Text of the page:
I grew up the son of a State Trooper. I served as a Naval Officer. And I served as a reserve sheriff’s deputy. It is fair to say, I’ve always had a healthy respect for the law.
And, as a Christian, I — like so many others — have spent a great deal of time wrestling with God’s Law. What does it mean in contemporary society? How do we apply narrow readings of Scripture to real-life issues? And what does it mean when I can’t reconcile Old Testament Law with Christ’s New Testament command that I love my neighbor as He loves me — with grace and boundless forgiveness.
For the Jewish audience to which Jesus was speaking, these were incredibly more difficult questions. Mosaic Law included 613 individual laws. It was impossible to remember them all, and even more impossible to go through the course of your day — even for the most devout — without breaking one or another, or several of them.
People lived, birth to death, under the constant weight of laws they could not keep.
Jesus lifts this impossible weight from us in Matthew 5:17-19:
Jesus said, “Do not think that I have come to abolish the law or the prophets; I have come not to abolish but to fulfill. For truly I tell you, until heaven and earth pass away, not one letter, not one stroke of a letter, will pass from the law until all is accomplished. Therefore, whoever breaks one of the least of these commandments, and teaches others to do the same, will be called least in the kingdom of heaven; but whoever does them and teaches them will be called great in the kingdom of heaven.”
Notice this does not mean we can ignore the teachings and commands of the Old Testament. But, it does mean Jesus has fulfilled those old laws — he has made complete that which we could never complete.
To understand how Jesus fulfills the law, we need to understand who Jesus is, and why Christ chose to take on flesh for our sake.
St. John tells us in his First Epistle the nature of Christ that fulfills all the law: “Anyone who does not love does not know God, because God is love.” (1 John 4:8) And again, in the 16th verse: “So we have come to know and to believe the love that God has for us. God is love, and whoever abides in love abides in God, and God abides in him.”
God is love. And our way to God is through love. This is the fulfillment of the law.
Jesus lays this out for us in Matthew 22:36-40, when he’s asked which is the greatest commandment in the Law:
And he said to him, “You shall love the Lord your God with all your heart and with all your soul and with all your mind. This is the great and first commandment. And a second is like it: You shall love your neighbor as yourself. On these two commandments depend all the Law and the Prophets.”
He’s being asked this by a Pharisee, who’s trying to trip up Jesus over knowledge of Judaism’s 613 laws. Jesus turns the tables on him, and gives him the fulfillment of the Law: Love God more than all these laws, and love your neighbor as much as you love yourself. All the law and the prophets are fulfilled in this — Love.
Usually, when I write or talk about Love being the fulfillment of the law, and God being love, I get a response from someone who accuses me of advocating a cotton candy version of Christianity. “If it’s all about love, you’re just trying to make it easy,” they seem to say.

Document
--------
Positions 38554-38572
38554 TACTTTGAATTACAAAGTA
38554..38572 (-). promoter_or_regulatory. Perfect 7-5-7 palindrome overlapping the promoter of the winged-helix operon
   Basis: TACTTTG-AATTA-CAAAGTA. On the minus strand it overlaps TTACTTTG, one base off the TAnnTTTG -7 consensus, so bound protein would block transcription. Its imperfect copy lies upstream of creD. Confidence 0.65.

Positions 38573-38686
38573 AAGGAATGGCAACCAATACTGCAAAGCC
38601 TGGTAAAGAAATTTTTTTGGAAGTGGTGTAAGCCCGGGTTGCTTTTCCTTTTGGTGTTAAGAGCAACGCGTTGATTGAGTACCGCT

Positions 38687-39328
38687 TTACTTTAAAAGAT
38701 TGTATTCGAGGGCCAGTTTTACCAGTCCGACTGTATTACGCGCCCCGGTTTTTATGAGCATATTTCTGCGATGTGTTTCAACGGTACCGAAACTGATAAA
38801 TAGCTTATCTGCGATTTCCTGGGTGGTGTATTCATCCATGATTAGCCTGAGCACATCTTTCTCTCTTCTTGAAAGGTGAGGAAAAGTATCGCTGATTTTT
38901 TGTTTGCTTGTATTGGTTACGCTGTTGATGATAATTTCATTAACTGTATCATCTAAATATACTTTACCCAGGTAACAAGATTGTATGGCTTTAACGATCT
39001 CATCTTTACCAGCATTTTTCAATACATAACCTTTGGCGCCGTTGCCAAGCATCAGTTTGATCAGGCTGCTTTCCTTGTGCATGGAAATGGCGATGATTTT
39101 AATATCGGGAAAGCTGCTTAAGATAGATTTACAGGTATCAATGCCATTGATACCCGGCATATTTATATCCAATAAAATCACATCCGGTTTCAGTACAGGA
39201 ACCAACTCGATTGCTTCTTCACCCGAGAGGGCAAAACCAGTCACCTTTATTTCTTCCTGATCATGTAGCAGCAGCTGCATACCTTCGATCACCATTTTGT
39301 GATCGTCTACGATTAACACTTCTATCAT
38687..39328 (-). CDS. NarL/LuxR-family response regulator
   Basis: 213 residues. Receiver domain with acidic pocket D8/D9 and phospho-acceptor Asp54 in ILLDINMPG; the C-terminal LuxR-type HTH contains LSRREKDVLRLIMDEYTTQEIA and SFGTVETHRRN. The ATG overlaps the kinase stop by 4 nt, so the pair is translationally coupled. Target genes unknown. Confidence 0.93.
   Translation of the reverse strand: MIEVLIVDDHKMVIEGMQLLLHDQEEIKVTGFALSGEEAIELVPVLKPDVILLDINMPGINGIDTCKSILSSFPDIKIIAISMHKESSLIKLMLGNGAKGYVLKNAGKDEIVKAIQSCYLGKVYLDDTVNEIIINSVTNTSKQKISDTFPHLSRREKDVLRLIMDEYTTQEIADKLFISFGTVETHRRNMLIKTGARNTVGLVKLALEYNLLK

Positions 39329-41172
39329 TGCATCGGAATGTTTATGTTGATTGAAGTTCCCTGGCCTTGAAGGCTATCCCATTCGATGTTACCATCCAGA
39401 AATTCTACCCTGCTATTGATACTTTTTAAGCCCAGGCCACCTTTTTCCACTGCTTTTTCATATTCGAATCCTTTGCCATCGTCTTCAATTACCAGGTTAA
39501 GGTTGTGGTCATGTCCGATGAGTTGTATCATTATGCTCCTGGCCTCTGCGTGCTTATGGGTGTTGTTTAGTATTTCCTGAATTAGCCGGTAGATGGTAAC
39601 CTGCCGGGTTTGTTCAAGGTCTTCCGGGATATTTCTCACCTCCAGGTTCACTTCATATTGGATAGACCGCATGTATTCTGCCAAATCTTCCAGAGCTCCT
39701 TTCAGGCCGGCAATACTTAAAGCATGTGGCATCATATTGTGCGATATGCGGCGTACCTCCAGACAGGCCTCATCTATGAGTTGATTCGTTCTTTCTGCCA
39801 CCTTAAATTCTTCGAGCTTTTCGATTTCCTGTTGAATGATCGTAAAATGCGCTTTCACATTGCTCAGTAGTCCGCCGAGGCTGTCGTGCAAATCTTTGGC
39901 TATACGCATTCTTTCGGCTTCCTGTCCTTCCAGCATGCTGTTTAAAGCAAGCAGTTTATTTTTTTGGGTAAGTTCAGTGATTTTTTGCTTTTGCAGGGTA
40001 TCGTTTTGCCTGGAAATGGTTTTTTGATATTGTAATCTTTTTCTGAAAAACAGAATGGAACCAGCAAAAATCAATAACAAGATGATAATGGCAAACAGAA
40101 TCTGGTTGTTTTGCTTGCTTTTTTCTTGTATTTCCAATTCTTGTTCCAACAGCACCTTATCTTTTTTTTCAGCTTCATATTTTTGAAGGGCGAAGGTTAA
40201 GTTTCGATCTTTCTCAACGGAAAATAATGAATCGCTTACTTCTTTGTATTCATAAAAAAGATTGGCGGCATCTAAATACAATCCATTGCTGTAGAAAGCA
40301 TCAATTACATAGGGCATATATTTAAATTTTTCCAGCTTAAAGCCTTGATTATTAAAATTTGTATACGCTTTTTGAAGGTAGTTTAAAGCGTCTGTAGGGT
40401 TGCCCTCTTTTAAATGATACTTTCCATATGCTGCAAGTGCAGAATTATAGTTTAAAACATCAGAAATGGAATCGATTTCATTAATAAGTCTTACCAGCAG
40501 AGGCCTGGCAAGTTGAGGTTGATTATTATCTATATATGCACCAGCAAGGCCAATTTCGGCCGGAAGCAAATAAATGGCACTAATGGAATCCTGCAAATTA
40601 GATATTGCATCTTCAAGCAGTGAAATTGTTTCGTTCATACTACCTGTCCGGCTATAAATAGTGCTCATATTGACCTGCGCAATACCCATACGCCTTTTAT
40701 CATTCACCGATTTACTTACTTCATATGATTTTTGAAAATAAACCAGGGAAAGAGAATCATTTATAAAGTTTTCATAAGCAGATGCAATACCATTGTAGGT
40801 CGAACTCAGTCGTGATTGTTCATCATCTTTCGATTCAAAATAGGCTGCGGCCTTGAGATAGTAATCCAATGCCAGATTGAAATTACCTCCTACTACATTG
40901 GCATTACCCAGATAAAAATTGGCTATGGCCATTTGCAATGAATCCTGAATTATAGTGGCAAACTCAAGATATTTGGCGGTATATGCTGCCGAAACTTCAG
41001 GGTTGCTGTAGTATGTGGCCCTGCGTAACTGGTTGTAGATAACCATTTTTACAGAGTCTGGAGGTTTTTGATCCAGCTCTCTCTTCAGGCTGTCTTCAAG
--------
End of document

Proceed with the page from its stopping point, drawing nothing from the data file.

Far from it. This love we’re called to follow is no easy love. This love doesn’t look like cotton candy and sappy romance novels. This love looks like the hard wood of the cross. This love looks like the wounds of Christ and the yawning door of the tomb. It is a love that pours itself out, and in doing so, shatters the tomb and conquers death.
Jesus calls us to this love. And it is no easy path. We are called to love one another as Christ loves us. To love our enemies. To deny ourselves, to die to ourselves, take up our cross and follow Christ.
How then, do we realize the fulfillment of the Law? How do we read and apply Scripture? How do we walk in right pathways when we feel torn between interpretations of Scripture and the Real Presence of Christ in God’s children?
We must answer all these questions as Christ taught us — in love. We must keep before us the cross, and the love poured out there that fulfills all the law and the prophets. We must always see the world, see God’s children and read God’s word through the lens of the cross — through the lens of a love that pours out self for the sake of others.
As we continue this journey through Lent, then, let us dig into and examine ourselves through that lens. Do our personal interactions look like love poured out at the cross? Our business dealings? Our relationships with our loved ones? Our friends? Our enemies? What about how we treat ourselves? How do we view those in need? Do we see them through the lens of the cross?
I think a loving, but thorough and honest, inspection of ourselves through this lens will serve us well.
Do we look like Love? Are we fulfilling the law?
Lord Christ, help us to keep always before us your example at the cross. Let us see ourselves, our neighbors and You through the example you gave us of selfless, radical love. Let us transform ourselves on the hard wood of the cross, and give us the wisdom to always be guided by the Love that fulfills your Law. Amen.